This study provides valuable insight into factors that have an effect on whether individuals receive a clinical cognitive evaluation. It does not, however, significantly explore the specific reasons affected individuals were not evaluated. There are numerous potential explanations for the aggregate findings of delayed or missed diagnoses of dementia. These include lack of ascertainment by physicians and limited ability to recognize the symptoms by individuals themselves or their families. There are many physician-reported barriers to dementia diagnosis, such as time constraints during office visits, difficulty in accessing and communicating with specialists, ambivalence about the value and utility of making an early diagnosis of dementia, and worry about causing harm to patients.5,6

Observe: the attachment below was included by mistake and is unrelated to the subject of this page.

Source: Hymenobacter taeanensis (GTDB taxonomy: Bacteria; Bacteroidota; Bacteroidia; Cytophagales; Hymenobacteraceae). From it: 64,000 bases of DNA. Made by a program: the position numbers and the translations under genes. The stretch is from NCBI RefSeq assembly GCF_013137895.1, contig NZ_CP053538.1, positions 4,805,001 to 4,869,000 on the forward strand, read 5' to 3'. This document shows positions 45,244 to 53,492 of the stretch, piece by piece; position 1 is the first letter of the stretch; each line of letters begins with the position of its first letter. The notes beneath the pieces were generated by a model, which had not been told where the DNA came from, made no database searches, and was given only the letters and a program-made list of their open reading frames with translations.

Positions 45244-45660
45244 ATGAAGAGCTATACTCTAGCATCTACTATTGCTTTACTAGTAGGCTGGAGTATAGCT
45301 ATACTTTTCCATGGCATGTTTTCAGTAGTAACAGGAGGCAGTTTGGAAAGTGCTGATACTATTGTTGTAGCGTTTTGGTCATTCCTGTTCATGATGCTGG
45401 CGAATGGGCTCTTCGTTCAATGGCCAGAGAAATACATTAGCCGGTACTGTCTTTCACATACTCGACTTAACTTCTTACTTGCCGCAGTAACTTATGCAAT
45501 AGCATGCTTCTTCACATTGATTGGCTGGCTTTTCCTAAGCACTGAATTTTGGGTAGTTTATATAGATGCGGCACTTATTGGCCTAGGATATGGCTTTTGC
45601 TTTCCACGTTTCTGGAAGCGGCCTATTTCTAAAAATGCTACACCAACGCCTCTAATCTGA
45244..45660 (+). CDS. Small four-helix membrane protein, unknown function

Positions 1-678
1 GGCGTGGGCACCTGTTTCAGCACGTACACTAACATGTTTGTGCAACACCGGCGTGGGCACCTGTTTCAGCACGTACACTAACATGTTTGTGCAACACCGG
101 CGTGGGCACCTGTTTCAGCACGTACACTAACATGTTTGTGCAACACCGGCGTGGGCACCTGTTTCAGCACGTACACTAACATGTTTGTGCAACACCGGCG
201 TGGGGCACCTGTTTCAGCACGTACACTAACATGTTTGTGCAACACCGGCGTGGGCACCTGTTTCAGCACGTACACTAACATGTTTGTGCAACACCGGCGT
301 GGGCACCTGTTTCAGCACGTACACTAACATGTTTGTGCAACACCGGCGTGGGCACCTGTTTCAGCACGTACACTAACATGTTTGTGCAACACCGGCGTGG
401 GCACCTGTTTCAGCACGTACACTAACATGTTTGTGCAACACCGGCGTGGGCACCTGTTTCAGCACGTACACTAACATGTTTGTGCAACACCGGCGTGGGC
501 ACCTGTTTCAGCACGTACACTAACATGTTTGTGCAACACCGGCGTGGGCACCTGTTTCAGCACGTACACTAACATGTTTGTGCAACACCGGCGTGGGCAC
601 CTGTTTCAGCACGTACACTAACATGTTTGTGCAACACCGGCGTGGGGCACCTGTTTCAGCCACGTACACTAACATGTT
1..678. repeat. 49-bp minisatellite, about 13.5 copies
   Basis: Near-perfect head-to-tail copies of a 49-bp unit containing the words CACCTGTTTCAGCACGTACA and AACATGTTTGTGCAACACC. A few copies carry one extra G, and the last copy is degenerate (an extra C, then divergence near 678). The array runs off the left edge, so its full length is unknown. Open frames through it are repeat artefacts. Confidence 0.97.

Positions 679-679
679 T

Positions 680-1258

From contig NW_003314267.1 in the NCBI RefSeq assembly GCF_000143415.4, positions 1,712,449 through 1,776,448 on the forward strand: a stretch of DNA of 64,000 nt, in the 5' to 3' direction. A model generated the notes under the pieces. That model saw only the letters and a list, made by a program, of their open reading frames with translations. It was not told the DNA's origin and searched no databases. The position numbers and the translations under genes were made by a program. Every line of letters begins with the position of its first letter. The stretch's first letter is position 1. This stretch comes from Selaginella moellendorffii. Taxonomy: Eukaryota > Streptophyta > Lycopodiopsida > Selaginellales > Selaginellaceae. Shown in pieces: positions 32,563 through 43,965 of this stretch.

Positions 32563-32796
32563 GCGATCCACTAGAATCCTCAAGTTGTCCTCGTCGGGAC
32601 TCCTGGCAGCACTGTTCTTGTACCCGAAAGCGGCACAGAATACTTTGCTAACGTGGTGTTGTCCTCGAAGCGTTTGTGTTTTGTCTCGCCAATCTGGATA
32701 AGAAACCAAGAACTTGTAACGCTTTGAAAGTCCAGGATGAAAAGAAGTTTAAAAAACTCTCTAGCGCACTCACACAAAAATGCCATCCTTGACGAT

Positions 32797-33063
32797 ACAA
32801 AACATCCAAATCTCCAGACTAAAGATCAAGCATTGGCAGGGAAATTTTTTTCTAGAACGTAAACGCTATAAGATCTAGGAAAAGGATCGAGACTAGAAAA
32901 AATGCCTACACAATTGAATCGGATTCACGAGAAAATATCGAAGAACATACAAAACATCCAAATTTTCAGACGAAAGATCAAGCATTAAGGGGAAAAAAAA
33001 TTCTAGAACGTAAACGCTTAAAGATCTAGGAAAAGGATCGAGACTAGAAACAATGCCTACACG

Many older adults actively experiencing memory difficulties do not seek help or consult the primary care provider. Social stigma associated with dementia, the tendency to regard substantive cognitive changes as a normal part of "getting older," limited access to care, and cost-related concerns may cause patients to delay or avoid talking to their physicians about a cognitive evaluation. Future research in this area may further explore the relationship between these factors and cognitive evaluation by a medical provider, as well as the perceived utility of cognitive evaluations among patients, families, and physicians.
Advice for Patients and Families
Remind patients that there are a number of modifiable conditions that can cause chronic progressive cognitive impairment, including side effects from common medications, undertreated sleep problems such as obstructive sleep apnea, or mood problems such as depression and anxiety, that can each affect concentration and short-term memory. Systemic conditions including electrolyte imbalances, hormone-related conditions, and nutritional deficiencies are also common causes of cognitive impairment and can be modified with appropriate medical therapy.